DIANE MAKAR MURPHY Read any good books lately? Here's your chance

Author Stephen King said nothing smells as good as an old book. Maybe he should attend Westminster Presbyterian Church's 46th annual book sale this month.
Barbara Allan, former book sale chairwoman and volunteer of more than 30 years, shared some humor along with insights into the church's community fund-raiser:
UThe first sale in 1956 featured 2,000 books. This year, some 60,000 books, magazines, records and sheets of music go on sale. None are carried over from previous years.
UA tour of the church building reveals a room crowded with boxes of books stacked 10 feet high and 15 feet deep, a hallway lined with 75 boxes of magazines, another room with 13 boxes of paperbacks, and a walk-in pantry filled with cook and hobby books. All year, the books are sorted, priced and packed. "It keeps us off the streets and out of the bars," Allan joked.
Insurance concerns
UA van used to make community runs picking up donated books from various personal libraries. Insurance concerns led to the van's retirement and the current process: drop-offs at the church's back door. At the time of writing, however, a sign by that door read, "No more books."
UPeople start lining up at 6:30 a.m. sale day, hoping to have first crack at the old and unusual books when the sale starts at 9. "When the doors open, they rush in. We see people crawl under tables and open boxes not yet open," said Allan.
UOne morning a woman and man rushed to a table, grabbed the same bundled stack of three histories and started pulling. It took the minister to break it up. A drawing awarded the books to the woman, who turned out to be the wife of another Presbyterian minister.
UWomen used to run the sale exclusively since it began as the brainstorm of Hazel Thorne, a member of the Women's Association of Westminster Presbyterian. Then, the donations mounted and work became too heavy. Now, 36 people, mostly retired men and women, work the sale -- from preparation to execution -- year-round, said Allan. Four people coordinate most activities. "No one goes on vacation this time of year."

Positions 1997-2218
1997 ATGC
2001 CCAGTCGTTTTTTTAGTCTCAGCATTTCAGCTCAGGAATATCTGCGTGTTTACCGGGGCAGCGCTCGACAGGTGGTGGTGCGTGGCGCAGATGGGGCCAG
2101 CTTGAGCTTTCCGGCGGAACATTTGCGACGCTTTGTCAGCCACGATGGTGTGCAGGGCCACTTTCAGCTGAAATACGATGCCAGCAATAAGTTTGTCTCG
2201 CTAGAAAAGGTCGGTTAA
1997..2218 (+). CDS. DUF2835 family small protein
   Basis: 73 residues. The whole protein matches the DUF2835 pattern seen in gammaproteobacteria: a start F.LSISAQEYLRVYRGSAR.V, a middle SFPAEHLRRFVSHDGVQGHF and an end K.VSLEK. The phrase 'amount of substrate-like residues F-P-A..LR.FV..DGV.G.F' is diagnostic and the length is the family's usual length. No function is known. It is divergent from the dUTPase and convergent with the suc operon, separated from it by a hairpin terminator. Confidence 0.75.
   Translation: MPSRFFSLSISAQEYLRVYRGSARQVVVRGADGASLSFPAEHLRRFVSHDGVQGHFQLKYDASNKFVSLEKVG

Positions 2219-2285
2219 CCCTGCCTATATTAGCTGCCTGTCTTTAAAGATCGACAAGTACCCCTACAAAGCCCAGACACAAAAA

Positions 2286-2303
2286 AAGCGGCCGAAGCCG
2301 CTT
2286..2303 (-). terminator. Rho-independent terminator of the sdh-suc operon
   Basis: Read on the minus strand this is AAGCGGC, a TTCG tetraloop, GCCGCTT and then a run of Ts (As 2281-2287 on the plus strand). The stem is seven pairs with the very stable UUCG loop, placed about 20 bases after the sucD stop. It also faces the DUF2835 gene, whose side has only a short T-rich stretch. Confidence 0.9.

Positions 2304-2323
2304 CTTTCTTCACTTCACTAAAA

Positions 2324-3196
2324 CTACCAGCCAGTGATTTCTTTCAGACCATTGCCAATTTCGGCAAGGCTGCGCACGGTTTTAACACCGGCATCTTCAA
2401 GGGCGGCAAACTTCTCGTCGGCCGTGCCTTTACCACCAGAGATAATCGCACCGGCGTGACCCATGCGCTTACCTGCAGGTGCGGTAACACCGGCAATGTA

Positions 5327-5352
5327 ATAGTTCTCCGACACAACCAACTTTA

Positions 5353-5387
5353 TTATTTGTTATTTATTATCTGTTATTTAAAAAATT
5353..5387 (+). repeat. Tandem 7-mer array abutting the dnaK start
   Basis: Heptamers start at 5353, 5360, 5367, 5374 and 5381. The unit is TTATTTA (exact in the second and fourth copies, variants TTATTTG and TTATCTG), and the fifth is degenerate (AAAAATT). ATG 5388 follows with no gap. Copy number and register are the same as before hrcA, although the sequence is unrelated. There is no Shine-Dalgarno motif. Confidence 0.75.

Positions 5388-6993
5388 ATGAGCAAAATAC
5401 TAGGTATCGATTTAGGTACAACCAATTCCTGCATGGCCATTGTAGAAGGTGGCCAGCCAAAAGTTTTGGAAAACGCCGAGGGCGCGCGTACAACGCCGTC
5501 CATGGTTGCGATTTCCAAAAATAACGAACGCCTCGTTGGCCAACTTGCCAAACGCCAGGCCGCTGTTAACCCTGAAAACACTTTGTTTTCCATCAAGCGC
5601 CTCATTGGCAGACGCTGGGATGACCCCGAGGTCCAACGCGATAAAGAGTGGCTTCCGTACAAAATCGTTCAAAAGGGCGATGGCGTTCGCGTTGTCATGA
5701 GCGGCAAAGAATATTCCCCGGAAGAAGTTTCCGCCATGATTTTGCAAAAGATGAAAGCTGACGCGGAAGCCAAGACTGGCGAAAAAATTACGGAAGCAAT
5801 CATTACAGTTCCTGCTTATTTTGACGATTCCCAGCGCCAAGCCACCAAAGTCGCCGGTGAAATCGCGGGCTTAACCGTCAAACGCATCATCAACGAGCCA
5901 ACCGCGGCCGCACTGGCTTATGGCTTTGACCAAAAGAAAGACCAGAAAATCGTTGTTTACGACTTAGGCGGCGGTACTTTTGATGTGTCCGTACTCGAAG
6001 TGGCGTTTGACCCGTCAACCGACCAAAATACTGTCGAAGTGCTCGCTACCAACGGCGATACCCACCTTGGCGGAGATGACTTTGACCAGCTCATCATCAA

UWhen Allan first started in 1970, she was only permitted to dust the books. "Only three or four people could price the books," she said.
UIn the early days, three or four women decided which books to sell. "Any book with artwork with a nude was discarded," Allan said. "All the paperbacks -- you know how lurid those covers are -- well, they threw them away." Allan wanted to see for herself which books had been ditched one year. When she went to find them, she discovered the books had gone home with the ladies.
Treated like queens
UIn publicizing the sale one year, a few of the women, including Allan, spoke at a local radio station. "My husband took us and waited outside the studio," Allan recalled. "They treated us like queens. We said our piece and left. When I saw Bob, he told me the man who had been with us had come out and announced he was talking with 'a bunch of old women with a bunch of old books.'" Allan laughed. "He's still working there."
UPeople have written boasting of the "great finds." That's OK with Allan, who insists they hope to make their money on volume of sales. "They tell others, and more people come, so it's all right," she said.
UProceeds from the sale go to Protestant Family Service, Rescue Ministries, Needle's Eye, Fish Samaritan House, Interfaith Home Maintenance, Medical Benevolence, Hope House, the Nehemiah Program, Habitat for Humanity and repairs to Westminster Presbyterian Church.
UThe sale will be at 119 Stadium Drive, from 9 a.m. to 9 p.m. April 24, and 9 a.m. to 7 p.m., April 25 and 26.

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